It took barely a month in office to realise that the Roman Meloni is going to have a very difficult time in her new role as President of the Council of Ministers. It had all started in the best possible way: President Mattarella, at least according to the names in the press, had given him the "go-ahead" for the complete list of ministers, supporting him in not appointing a person from Forza Italia to the Ministry of Justice (in the end, in the hands of the prestigious magistrate of the Italian parliament), The press had also agreed that Matteo Salvini could return as Deputy Prime Minister (as he had already been between June 2018 and September 2019), but not repeat in the Interior portfolio (known as the "Viminale", the name of the palace that houses this ministerial portfolio).
Moreover, he had secured the support of a majority for his "strong man" in the Senate, the veteran Sicilian Ignazio La Russa, to become the new president of the upper house and thus take the second "carica" of the state. In the end, all of his most trusted men were in the main ministries, with Guido Croseto in Defence standing out at a key moment due to the evolution of the war in Ukraine, which continues to have no end as it draws closer and closer to a year since it began.
But Meloni has already encountered a first problem on the table: an unexpected influx of irregular immigration in recent weeks, which has forced him to accept the landing on Italian shores of a large number of people from Central Africa. And, as has already happened to the Renzi government (2014-16) and the Gentiloni government (2016-18), the European Union refuses, in practice, to relocate this strong flow of irregular immigrants in the different countries that make up the Union. A "no" that has been led by the President of the French Republic, Macron, currently the strongest leader within the Union because the Germans have enough to deal with the energy cut-off by the Russian Federation (the consequences of having entrusted everything to the "Nordstream" and the gas that arrives from this country to Germany via the Baltic Sea); The French are playing on the trump card that their almost 60 nuclear power plants ensure energy supply regardless of what Vladimir Putin's government does; and the Spanish are increasingly on the back foot because they have not yet been able to recover pre-coronavirus GDP, their government does not have an absolute majority in Parliament and their national debt has risen the most in the last two years (from 98% to 118% at present).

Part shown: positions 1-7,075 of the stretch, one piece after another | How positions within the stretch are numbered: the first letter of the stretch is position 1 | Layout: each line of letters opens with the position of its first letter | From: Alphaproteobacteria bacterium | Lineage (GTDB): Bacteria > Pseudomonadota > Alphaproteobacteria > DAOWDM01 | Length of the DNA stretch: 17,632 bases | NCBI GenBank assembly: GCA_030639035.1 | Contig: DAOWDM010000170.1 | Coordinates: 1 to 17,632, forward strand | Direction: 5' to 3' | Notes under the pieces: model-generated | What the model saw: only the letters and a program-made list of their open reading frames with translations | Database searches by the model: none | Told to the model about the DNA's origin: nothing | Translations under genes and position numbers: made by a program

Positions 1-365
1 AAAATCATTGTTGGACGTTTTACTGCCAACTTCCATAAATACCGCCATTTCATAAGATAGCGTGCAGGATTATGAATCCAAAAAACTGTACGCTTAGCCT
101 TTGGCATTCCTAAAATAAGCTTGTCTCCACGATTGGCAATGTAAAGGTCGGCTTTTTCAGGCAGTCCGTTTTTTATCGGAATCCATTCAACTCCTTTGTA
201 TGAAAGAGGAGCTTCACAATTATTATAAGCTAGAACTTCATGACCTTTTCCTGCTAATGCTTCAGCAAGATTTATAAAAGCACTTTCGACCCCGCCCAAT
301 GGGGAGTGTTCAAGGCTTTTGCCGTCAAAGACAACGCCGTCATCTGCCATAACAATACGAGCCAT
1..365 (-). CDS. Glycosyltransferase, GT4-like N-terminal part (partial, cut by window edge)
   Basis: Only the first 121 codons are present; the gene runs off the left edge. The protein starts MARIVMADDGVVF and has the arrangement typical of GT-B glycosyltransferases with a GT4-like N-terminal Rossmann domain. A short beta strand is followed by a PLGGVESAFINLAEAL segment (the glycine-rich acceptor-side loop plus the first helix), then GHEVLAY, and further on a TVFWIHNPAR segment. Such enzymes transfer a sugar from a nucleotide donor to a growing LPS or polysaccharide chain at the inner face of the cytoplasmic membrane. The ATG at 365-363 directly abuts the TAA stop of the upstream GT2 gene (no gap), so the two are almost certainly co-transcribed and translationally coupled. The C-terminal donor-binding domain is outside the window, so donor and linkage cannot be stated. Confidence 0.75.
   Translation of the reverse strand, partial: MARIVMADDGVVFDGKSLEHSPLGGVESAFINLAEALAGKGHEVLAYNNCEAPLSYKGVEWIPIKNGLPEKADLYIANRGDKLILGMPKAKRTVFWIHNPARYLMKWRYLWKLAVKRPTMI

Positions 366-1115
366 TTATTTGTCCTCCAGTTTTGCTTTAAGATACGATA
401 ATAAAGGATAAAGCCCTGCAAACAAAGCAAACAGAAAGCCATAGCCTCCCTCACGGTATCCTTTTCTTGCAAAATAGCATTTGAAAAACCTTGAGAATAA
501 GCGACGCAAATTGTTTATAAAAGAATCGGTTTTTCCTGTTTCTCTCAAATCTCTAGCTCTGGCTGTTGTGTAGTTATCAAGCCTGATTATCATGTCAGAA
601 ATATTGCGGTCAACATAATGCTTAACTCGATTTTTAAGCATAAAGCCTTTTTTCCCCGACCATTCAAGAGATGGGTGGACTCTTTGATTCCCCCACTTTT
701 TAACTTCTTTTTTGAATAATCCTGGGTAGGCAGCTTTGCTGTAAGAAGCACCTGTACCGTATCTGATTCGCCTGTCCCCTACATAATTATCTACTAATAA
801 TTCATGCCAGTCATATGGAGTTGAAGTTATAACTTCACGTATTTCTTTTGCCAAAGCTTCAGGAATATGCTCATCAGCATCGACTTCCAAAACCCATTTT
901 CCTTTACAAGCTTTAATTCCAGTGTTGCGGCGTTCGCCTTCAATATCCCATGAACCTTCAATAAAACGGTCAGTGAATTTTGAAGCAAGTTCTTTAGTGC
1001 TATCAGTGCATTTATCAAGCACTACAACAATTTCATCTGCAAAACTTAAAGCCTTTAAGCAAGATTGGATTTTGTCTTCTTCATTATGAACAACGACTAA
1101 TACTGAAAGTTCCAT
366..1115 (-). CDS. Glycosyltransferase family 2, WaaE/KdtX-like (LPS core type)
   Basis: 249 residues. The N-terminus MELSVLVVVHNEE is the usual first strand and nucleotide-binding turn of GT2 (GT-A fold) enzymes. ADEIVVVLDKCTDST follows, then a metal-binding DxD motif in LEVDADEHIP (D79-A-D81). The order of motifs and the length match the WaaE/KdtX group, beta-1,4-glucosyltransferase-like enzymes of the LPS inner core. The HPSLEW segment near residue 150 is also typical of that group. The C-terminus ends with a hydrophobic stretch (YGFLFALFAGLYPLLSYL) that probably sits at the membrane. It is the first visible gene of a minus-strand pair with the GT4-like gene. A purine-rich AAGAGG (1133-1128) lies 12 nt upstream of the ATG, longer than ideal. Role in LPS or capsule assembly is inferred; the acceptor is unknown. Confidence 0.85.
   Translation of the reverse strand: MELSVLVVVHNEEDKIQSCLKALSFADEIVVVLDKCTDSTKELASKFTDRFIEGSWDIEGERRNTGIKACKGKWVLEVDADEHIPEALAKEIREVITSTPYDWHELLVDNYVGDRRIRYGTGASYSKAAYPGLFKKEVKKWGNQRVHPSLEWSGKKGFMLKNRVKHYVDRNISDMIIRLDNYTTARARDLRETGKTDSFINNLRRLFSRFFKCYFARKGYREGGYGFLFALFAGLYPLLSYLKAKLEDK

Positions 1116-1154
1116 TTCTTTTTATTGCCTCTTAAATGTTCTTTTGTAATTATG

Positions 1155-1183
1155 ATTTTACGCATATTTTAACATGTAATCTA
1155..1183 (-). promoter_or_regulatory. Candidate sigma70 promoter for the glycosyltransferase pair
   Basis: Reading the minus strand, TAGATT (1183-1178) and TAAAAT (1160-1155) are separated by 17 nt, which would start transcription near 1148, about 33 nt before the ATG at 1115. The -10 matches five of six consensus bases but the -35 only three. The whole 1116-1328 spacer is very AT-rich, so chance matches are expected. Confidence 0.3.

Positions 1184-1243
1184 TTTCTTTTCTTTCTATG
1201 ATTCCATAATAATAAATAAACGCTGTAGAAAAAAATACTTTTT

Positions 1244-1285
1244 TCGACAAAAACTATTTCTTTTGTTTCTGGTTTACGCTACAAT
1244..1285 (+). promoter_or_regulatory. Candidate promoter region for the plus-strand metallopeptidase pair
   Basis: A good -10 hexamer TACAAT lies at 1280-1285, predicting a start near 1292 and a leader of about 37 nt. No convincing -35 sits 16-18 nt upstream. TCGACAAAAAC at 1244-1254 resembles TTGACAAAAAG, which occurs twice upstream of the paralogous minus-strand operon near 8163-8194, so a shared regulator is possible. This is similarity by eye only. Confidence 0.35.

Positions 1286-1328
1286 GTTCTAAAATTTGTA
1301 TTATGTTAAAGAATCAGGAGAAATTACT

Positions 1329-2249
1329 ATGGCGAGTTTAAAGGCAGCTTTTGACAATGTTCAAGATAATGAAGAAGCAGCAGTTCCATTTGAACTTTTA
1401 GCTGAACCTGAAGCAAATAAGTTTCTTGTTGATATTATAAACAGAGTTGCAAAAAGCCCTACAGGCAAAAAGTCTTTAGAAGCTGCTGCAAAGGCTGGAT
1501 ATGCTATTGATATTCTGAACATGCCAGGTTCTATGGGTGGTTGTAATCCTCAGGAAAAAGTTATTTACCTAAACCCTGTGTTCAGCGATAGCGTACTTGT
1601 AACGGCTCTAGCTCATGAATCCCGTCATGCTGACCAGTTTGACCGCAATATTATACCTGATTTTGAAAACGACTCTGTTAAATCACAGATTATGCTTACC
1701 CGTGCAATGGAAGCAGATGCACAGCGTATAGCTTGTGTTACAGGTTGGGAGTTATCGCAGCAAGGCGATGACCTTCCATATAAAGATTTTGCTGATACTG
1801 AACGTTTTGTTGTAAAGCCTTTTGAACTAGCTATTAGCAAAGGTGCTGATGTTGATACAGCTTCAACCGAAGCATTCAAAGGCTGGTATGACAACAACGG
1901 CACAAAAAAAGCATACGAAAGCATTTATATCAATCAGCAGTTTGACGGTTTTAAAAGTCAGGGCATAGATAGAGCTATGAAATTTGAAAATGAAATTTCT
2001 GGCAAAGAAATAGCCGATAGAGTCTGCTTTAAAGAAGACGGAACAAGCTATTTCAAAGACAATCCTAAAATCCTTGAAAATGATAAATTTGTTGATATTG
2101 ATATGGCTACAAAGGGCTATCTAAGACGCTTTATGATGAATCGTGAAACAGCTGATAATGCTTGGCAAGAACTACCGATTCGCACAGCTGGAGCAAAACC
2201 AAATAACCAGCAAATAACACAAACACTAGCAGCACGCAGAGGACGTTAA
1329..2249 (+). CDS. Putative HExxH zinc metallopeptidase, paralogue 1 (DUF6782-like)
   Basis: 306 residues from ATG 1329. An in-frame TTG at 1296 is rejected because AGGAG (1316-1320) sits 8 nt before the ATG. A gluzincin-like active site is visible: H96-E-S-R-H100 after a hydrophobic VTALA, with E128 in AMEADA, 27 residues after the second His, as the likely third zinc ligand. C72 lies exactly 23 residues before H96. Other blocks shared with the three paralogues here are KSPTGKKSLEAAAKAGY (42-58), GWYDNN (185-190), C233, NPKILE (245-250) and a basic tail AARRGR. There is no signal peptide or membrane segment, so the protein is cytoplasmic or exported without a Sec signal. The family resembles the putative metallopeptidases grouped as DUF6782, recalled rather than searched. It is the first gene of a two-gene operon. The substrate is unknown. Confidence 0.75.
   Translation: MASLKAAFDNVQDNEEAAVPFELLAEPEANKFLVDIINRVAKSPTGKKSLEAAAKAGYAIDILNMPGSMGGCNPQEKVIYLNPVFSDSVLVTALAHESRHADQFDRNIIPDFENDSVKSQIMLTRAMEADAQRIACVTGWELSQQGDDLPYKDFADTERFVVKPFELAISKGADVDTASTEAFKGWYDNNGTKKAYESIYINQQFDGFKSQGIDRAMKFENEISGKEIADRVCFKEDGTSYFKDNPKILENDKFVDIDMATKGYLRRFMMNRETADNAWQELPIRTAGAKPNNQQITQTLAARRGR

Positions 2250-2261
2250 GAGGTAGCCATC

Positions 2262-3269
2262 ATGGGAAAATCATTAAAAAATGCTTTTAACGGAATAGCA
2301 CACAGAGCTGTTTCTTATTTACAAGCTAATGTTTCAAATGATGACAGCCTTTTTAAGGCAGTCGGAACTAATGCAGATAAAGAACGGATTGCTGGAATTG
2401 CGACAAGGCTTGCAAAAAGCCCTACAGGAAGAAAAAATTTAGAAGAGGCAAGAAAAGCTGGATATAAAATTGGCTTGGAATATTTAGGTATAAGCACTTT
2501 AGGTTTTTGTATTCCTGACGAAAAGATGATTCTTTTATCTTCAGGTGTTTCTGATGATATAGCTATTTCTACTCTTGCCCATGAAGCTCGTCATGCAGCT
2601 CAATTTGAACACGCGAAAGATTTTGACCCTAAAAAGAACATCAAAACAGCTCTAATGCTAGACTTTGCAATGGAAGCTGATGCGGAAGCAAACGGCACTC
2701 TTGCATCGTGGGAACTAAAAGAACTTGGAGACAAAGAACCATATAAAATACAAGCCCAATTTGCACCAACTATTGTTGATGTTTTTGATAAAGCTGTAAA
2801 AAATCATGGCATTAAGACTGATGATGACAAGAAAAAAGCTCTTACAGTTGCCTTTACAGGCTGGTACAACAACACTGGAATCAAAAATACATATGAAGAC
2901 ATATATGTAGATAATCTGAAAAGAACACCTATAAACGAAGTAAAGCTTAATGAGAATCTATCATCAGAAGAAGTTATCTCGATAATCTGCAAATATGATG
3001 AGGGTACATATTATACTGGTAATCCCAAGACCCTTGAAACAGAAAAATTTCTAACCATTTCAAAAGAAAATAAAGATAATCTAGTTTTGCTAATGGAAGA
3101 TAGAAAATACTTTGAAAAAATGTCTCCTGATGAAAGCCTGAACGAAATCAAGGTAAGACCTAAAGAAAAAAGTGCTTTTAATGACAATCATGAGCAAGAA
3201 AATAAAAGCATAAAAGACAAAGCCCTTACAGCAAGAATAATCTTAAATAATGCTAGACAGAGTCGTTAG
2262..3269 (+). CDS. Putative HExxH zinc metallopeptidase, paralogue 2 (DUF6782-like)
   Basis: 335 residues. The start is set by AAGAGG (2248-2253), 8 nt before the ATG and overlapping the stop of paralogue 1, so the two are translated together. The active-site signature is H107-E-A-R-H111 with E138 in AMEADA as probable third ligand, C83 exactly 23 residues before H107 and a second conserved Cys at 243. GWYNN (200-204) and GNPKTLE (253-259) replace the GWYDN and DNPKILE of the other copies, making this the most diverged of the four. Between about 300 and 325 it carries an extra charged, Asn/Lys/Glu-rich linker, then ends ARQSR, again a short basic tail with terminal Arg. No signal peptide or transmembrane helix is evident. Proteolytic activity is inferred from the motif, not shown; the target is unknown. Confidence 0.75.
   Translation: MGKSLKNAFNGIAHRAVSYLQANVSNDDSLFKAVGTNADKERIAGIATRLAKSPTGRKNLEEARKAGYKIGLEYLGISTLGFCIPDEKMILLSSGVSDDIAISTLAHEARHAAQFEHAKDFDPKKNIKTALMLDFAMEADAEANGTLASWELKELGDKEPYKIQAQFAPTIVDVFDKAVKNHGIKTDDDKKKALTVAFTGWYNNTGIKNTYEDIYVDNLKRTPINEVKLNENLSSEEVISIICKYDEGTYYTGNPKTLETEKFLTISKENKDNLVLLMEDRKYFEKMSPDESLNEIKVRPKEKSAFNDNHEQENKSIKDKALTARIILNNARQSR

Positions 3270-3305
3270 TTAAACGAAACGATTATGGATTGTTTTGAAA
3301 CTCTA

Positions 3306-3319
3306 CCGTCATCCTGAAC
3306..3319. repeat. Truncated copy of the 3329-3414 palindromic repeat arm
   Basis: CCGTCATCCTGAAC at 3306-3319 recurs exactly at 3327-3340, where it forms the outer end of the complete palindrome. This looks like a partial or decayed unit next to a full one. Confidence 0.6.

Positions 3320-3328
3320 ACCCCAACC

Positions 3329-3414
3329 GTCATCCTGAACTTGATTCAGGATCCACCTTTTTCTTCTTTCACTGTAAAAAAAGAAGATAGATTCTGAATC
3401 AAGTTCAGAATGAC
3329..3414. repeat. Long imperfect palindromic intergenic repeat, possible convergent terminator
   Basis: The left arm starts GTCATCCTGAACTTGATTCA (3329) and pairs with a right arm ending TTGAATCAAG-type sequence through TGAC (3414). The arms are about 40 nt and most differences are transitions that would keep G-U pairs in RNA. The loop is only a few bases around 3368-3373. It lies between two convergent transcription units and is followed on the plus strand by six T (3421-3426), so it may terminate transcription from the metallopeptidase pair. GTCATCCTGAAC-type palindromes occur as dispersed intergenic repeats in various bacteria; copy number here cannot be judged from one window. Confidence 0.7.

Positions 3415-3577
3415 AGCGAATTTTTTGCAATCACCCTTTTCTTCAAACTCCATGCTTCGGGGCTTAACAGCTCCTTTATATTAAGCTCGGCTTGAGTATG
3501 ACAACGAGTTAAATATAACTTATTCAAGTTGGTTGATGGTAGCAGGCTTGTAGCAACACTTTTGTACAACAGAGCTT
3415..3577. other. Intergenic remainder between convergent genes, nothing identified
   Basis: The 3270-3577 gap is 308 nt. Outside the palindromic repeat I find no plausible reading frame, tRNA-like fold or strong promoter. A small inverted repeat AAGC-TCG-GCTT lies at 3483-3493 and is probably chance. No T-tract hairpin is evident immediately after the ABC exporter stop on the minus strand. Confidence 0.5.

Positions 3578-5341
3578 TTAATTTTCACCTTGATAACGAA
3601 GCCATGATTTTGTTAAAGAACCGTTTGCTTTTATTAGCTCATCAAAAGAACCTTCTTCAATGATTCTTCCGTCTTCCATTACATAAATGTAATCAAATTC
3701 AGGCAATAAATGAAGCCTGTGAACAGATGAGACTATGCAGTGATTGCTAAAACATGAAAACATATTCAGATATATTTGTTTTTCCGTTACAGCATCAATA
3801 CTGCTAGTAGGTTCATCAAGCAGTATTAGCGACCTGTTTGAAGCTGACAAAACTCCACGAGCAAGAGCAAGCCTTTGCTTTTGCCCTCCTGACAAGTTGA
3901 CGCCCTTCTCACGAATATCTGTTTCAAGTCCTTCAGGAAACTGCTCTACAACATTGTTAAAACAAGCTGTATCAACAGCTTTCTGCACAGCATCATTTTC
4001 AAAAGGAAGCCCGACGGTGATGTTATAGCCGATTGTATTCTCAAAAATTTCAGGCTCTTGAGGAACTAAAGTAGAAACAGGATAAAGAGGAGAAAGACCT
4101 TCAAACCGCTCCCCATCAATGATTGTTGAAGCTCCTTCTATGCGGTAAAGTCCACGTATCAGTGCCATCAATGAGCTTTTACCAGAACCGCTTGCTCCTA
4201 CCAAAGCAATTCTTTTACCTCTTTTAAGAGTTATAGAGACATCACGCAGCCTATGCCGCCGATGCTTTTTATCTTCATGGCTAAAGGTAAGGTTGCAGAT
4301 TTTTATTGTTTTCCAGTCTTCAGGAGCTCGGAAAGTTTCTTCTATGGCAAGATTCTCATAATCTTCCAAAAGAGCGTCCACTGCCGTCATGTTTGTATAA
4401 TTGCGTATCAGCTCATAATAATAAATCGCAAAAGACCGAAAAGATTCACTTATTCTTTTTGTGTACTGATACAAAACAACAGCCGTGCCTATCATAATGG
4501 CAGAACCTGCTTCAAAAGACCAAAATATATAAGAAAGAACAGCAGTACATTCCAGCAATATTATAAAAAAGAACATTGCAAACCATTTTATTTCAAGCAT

The reality is that, after Greece, Italy has the highest debt-to-GDP ratio: 152%. Although Greece's is 30 points higher, it should be remembered that the Greek economy is only 10% of the transalpine economy. Moreover, the problem has been compounded by the rising cost of living: according to the latest data, the CPI has risen by 11.6% in Germany, 12.8% in Italy and a whopping 16.8% in Prime Minister Rutte's Netherlands. The consequence of this has been a very substantial rise in money interest rates by the European Central Bank (ECB), which are already at 2% and which at the moment do not look as if they will fall, quite the contrary (they should rise to 2.50% in December, that is the initial forecast). This means that, for the most indebted EU countries (Greece, Italy, Portugal and Spain, in that order), the state has to devote more and more resources to financing the placement of sovereign debt on the markets.
The EU authorities consider that, with the 209 billion (along with several billion more, such as the SURE fund) that Italy received in the distribution of the 750 billion in July 2020 (the famous "Recovery Fund", whose main destinations should be both the digital transition and the "green" transition), they have already been more than generous towards the eurozone's third largest economy. So they have not the slightest intention of opening their borders to the irregular immigration that is currently in ports such as Catania (Sicily), which is going to create a major problem for President Meloni. And the worst thing is that it is precisely the France of Macron, re-elected President of the Republic (and for five years) just a few months ago, with a majority (yes, simple, not absolute) in the legislature, with a not excessive debt (97%, almost forty points above the Stability Pact) and no real rivals either inside or outside his party.